Thursday, May 29, 2014

Mary Connealy's "Stuck Together" - a fun western

Stuck TogetherWith a scene fit to rival Support Your Local Sheriff, Mary Connealy opens the final novel of her Trouble in Texas series with a good old fashioned free-for-all, and the story keeps on swinging from there.  Vince Yates, lawyer and sheriff, prefers to deal with the usual sorts of trouble - keeping Lana the crazy woman penned up in jail so folks will be safe, sorting out the occasional brawl, and getting his friend's pretty sister Tina out of trouble from her saloon picketing.  However, family trouble lands at his doorstep, and suddenly he's stuck with a sister he never knew about and his dementia-suffering mother.  His plate is overflowing with a potential Indian war on his hands, an escaped prisoner, and his mother who keeps wandering off.  Tina proves quite a help, which is a good thing since she and Vince are constantly ending up stuck together while trying to solve the world's problems. 

Connealy's characteristic humor and turn of phrase again makes for a fun western.  Her narration is what really makes the novels, turning what should be just a boring phrase into a punchline that drips with humor.  I am always entertained, and Stuck Together is no exception.  I liked Vince and Tina's interactions in Fired Up, so I was glad to finally read their story!  Sparks flying all over, tender moments, and a good dose of danger to spice things up - makes for a worthwhile, lighthearted read.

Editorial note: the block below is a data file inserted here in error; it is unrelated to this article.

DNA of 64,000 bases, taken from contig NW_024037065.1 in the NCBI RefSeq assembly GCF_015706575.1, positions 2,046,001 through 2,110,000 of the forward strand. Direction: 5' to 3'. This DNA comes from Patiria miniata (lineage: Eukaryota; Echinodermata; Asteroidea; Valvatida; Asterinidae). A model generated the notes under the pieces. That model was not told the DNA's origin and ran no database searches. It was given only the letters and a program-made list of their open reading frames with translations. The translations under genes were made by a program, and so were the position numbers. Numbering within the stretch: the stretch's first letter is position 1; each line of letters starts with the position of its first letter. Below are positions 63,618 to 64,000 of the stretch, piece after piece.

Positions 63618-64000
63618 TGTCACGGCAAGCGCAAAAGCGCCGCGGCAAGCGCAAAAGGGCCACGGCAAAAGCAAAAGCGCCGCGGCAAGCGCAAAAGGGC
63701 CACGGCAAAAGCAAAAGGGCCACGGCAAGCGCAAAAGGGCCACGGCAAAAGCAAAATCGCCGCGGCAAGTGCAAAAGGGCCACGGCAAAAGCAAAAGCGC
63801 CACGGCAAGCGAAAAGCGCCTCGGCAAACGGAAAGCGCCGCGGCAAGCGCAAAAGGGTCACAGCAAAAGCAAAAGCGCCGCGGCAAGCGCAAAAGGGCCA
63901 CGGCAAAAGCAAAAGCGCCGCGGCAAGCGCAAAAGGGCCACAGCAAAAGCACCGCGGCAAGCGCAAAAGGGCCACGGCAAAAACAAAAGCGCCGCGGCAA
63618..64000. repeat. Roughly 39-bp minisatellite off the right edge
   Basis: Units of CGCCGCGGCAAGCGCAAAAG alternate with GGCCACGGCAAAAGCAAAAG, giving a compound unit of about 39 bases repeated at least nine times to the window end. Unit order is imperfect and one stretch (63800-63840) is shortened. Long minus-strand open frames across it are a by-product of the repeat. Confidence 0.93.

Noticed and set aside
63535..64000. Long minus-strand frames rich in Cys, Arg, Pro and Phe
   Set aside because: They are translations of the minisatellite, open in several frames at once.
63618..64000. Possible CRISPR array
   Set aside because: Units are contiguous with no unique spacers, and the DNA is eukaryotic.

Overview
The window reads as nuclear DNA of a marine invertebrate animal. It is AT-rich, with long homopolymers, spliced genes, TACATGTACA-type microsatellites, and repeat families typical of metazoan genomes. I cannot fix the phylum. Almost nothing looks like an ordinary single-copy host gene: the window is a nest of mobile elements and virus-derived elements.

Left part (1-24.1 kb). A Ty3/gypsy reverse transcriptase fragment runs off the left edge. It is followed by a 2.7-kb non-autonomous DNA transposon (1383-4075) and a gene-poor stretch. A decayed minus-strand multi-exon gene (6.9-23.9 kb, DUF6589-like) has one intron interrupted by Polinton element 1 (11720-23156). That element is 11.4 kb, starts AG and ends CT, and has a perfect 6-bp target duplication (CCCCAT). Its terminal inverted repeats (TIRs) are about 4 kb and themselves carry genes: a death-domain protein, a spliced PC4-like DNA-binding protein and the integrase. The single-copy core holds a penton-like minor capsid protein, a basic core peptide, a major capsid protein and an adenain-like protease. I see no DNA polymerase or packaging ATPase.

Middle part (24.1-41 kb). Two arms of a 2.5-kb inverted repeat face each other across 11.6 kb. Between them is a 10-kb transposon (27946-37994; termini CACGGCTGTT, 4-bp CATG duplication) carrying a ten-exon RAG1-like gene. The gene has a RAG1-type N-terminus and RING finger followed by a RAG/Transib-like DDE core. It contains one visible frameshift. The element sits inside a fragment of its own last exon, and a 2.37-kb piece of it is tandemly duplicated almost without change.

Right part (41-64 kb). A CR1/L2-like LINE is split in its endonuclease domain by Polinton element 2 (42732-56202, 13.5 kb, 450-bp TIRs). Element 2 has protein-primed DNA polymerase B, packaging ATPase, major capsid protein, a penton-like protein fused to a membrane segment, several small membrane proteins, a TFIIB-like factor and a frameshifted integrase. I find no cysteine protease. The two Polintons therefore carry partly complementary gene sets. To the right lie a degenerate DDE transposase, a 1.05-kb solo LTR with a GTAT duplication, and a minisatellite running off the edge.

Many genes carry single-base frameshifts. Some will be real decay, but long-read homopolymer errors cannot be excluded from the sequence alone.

Vince has trouble trusting God with his future; he is sure he will either turn into his father - a violent jerk - or his mother - a crazy person, losing her memory long before her time.  So used to being "the invincible" Vince, he fears anything that could take away that strength.  Vince's friend Luke hits the nail on the head: "You can't worry about what may happen when you're fifty, Vince.  That makes now a nightmare for you.  It makes every day of your life something to dread, and that's a terrible way to live.  You have to trust God to take care of you.  And for a man who's the master at taking care of himself and everyone else, that might be the hardest thing you've ever done." (265)  It's hard enough to admit we have problems, let alone give them up to God for Him to handle, but think how much more freely we can live without those burdens!

The author finishes up the series with a bang.  I am glad that Jonas, Tina's brother, is not neglected.  When I found out there were only to be three books about a group of four men, I feared something terrible might happen to eliminate Jonas, but it was an irrational fear, thank goodness.  He might not get his own book, but his tale is still communicated!  A great conclusion to the series!

Thank you Bethany House and NetGalley for providing a free e-copy for an honest review; I was not required to make it positive, and all opinions are my own. 

Trouble in Texas
Prequel: "Closer than Brothers: Surviving Andersonville" (novella)
1. Swept Away
2. Fired Up
3. Stuck Together

"Runaway Bride" (follows Trouble in Texas and Kincaid Brides series; from the novella collection With This Ring?)

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